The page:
Ken Krueger is Chief Engineer at Vashon Aircraft and principal designer of the Ranger R7 2-place aircraft.

We talk with Ken about designing an airplane. He tells us about the things that push you to design a new airplane, design objectives, and engineering reality. Ken describes the manufacturability of airplane designs and how to keep costs down through manufacturing automation, vertical integration, and the company culture. Ken explains how materials and construction affect repairability, and talks to us about engine selection, the considerations for good flying ability, and even the contribution of workforce diversity.

Ken played a tiny part in the development of large airplanes such as C-17, B-2, and F-22. He played a greater role in the design of small airplanes such as the RV-7, RV-8, RV-9, RV-10, RV-12, RV-14, and the Ranger. Along the way, he has built, owned, and maintained several airplanes, including an RV-4, an RV-6, and a single seat aircraft of his own design. This combination of education and experience gives Ken a unique perspective on successfully designing and manufacturing light aircraft in today’s world.

Ken grew up in an aviation family and his passion for aviation sparked early. He earned his pilot’s license while still a teenager and graduated a few years later from San Diego State University with a Bachelor of Science degree in Aerospace Engineering. Ken and his wife, Susan, live in Washington State and they currently own an RV-4 and a Cessna 150.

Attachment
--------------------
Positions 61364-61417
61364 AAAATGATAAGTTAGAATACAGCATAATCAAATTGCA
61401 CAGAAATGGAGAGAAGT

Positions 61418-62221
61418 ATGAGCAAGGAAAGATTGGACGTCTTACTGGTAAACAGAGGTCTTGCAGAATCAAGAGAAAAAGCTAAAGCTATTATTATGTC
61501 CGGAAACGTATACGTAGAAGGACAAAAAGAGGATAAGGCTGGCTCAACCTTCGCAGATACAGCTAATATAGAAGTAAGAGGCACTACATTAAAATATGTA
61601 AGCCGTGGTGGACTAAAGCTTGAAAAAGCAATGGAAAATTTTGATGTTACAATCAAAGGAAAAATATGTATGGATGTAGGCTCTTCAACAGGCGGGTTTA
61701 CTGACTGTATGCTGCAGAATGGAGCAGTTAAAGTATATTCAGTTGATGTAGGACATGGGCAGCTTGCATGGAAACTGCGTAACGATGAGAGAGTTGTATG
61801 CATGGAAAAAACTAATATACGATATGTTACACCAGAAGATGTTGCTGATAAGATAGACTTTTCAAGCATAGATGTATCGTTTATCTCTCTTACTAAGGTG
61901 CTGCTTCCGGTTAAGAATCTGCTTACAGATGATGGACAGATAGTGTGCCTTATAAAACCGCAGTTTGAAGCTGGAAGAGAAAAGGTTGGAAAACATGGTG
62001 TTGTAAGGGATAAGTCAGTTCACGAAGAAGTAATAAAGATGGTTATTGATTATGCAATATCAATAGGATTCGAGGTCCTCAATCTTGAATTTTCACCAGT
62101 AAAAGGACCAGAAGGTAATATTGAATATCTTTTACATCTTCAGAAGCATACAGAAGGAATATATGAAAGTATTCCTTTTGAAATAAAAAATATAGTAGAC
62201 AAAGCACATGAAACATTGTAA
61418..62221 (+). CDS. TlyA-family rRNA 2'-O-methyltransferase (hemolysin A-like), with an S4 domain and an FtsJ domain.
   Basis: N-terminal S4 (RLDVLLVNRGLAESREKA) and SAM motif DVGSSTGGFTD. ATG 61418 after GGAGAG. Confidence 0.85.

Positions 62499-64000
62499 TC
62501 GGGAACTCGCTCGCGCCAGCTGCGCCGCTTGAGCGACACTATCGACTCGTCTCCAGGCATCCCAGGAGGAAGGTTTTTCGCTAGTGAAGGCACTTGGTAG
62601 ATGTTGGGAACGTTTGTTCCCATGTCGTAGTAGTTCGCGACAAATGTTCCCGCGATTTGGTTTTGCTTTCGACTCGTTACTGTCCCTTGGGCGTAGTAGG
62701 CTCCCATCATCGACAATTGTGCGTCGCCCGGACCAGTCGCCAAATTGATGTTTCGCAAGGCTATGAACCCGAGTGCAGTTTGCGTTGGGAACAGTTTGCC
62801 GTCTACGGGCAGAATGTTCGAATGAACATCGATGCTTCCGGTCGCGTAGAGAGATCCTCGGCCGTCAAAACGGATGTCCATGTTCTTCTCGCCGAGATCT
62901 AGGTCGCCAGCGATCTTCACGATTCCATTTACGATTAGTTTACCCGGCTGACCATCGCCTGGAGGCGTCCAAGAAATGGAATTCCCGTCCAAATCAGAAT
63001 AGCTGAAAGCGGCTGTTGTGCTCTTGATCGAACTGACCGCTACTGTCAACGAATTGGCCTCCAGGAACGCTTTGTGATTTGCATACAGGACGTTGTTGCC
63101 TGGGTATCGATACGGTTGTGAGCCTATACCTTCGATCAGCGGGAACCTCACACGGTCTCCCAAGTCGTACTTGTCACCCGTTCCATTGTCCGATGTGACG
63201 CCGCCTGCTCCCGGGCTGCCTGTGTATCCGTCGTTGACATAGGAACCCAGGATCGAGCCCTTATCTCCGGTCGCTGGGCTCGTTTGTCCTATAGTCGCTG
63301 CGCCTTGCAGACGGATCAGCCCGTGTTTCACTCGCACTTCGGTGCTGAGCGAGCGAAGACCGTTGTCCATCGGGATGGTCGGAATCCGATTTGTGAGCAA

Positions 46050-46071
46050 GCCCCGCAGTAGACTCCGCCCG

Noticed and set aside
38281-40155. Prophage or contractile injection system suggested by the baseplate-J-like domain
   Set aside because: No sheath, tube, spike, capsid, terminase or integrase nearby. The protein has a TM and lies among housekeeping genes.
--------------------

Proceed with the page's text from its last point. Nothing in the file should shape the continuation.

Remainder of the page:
Visit the Vashon Aircraft website, and follow them on Twitter, Facebook, Instagram, and YouTube.

Also, check out the article by Pia Bergqvist in Flying Magazine, What It’s Like to Fly the Vashon Ranger R7: The Jeep of the light-sport aircraft category makes a surprise entrance.

 

Aviation News

Boeing, Airbus Gird for New Duel in Niche Market for Small Jets

Airbus has aligned with Bombardier on the CSeries. Boeing is courting Embraer. Bombardier and Embraer have new fuel-efficient jets in the 100 – 150 seat range and orders for the smaller jets may be out there from Air France-KLM, United Continental Holdings, and JetBlue Airways.

How to Fix United Airlines’ Culture Problem

United Airlines treatment of their customers has been well documented in the press. With almost alarming frequency. Does United suffer from a corporate culture problem? If so, what can be done?